Mammalian polyamine catabolism: A therapeutic target, a pathological problem, or both?

Yanlin Wang, Robert A. Casero

Research output: Contribution to journalShort surveypeer-review

77 Scopus citations


With the recent discovery of the polyamine catabolic enzyme spermine oxidase (SMO/PAOh1), the apparent complexity of the polyamine metabolic pathway has increased considerably. Alone or in combination with the two other known members of human polyamine catabolism, spermidine/spermine N1- acetyltransferase, and N1-acetylpolyamine oxidase (PAO), SMO/PAOh1 expression has the potential to alter polyamine homeostasis in response to normal cellular signals, drug treatment and environmental and/or cellular stressors. The activity of the oxidases producing toxic aldehydes and the reactive oxygen species (ROS) H2O2, suggest a mechanism by which these oxidases can be exploited as an antineoplastic drug target. However, inappropriate activation of the pathways may also lead to pathological outcomes, including DNA damage that can lead to cellular transformation. The most recent data suggest that the two polyamine catabolic pathways exhibit distinct properties and understanding these properties should aid in their exploitation for therapeutic and/or chemopreventive strategies.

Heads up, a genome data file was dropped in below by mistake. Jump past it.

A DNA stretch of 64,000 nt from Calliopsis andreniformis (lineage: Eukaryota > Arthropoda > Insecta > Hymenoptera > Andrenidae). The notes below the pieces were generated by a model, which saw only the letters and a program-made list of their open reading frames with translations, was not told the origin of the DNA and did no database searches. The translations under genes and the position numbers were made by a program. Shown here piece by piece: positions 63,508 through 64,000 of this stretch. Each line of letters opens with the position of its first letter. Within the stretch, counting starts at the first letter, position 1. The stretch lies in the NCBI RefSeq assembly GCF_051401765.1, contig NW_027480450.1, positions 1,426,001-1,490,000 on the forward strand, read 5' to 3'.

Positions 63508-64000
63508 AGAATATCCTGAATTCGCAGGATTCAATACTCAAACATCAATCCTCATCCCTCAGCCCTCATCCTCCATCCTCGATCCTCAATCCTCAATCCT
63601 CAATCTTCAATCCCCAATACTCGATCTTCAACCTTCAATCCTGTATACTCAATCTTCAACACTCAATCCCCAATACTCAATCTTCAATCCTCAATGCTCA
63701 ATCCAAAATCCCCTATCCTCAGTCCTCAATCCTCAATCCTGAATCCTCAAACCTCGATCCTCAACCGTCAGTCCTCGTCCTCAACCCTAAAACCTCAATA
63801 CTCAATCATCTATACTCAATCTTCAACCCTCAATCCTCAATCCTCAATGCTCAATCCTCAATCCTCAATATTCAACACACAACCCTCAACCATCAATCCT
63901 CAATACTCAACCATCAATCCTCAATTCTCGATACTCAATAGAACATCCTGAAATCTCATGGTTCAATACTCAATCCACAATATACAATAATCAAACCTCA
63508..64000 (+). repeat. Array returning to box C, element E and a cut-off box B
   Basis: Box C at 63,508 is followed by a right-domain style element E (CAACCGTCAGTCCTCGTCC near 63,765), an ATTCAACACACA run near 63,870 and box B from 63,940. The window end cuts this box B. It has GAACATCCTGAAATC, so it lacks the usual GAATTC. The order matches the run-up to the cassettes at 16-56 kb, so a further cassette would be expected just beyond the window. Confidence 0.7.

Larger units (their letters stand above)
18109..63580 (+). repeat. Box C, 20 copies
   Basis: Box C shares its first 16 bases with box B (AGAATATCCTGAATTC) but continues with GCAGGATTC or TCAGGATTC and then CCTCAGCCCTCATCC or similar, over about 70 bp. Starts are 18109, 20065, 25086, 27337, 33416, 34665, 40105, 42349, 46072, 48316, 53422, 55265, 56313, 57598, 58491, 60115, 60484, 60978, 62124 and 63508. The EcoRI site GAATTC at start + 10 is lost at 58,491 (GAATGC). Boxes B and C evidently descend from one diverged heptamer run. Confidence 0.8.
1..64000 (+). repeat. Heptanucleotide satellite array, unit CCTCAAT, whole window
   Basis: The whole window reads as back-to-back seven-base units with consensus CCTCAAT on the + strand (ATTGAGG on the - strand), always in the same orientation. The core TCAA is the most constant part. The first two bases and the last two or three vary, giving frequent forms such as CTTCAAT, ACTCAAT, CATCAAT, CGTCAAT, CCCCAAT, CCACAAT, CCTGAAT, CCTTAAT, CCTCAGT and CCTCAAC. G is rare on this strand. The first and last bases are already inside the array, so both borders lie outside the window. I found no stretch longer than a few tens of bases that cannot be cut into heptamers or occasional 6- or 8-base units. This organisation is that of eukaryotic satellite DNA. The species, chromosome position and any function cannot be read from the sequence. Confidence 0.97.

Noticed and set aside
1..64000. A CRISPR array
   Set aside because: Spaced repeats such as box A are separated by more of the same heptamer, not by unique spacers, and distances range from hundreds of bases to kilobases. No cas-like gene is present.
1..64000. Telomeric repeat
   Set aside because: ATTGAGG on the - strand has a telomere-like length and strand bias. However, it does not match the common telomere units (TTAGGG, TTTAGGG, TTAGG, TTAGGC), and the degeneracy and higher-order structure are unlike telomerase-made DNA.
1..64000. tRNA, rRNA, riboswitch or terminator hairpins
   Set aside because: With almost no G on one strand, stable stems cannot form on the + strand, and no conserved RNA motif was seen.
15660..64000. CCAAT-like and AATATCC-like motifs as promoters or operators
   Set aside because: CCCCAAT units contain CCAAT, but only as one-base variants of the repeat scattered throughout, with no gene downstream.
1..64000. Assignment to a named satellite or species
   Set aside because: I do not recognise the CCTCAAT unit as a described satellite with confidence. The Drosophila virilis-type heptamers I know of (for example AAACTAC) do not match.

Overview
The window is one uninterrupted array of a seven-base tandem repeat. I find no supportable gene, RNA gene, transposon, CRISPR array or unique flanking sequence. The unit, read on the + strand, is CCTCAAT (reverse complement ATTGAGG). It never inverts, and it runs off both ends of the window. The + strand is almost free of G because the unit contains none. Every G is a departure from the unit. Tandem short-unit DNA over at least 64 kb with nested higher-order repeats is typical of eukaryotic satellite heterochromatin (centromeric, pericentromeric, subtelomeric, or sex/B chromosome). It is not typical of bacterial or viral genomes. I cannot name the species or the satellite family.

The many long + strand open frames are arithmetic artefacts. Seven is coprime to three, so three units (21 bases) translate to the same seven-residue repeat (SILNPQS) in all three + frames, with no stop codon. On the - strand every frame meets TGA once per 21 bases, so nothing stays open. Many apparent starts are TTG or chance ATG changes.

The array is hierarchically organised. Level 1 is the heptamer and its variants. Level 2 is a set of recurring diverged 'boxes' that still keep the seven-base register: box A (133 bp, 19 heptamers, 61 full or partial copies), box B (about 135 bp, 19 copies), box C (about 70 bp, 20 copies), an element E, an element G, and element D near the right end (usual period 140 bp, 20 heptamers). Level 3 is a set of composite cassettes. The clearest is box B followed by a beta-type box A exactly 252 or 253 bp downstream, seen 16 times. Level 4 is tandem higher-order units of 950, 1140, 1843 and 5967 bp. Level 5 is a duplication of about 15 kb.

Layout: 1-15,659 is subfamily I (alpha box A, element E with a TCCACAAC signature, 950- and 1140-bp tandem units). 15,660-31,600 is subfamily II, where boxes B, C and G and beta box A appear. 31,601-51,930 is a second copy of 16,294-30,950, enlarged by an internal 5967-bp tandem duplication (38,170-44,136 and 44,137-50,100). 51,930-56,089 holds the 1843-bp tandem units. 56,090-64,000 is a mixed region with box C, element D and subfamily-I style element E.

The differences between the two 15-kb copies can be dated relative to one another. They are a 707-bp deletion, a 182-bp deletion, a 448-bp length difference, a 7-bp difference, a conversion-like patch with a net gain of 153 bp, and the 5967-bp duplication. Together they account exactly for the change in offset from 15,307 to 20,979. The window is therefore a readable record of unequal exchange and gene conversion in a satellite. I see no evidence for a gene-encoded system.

Original languageEnglish (US)
Pages (from-to)17-25
Number of pages9
JournalJournal of biochemistry
Issue number1
StatePublished - Jan 2006


  • Acetyltransferase
  • Oxidase
  • Reactive oxygen species
  • Spermidine
  • Spermine

ASJC Scopus subject areas

  • Biochemistry
  • Molecular Biology


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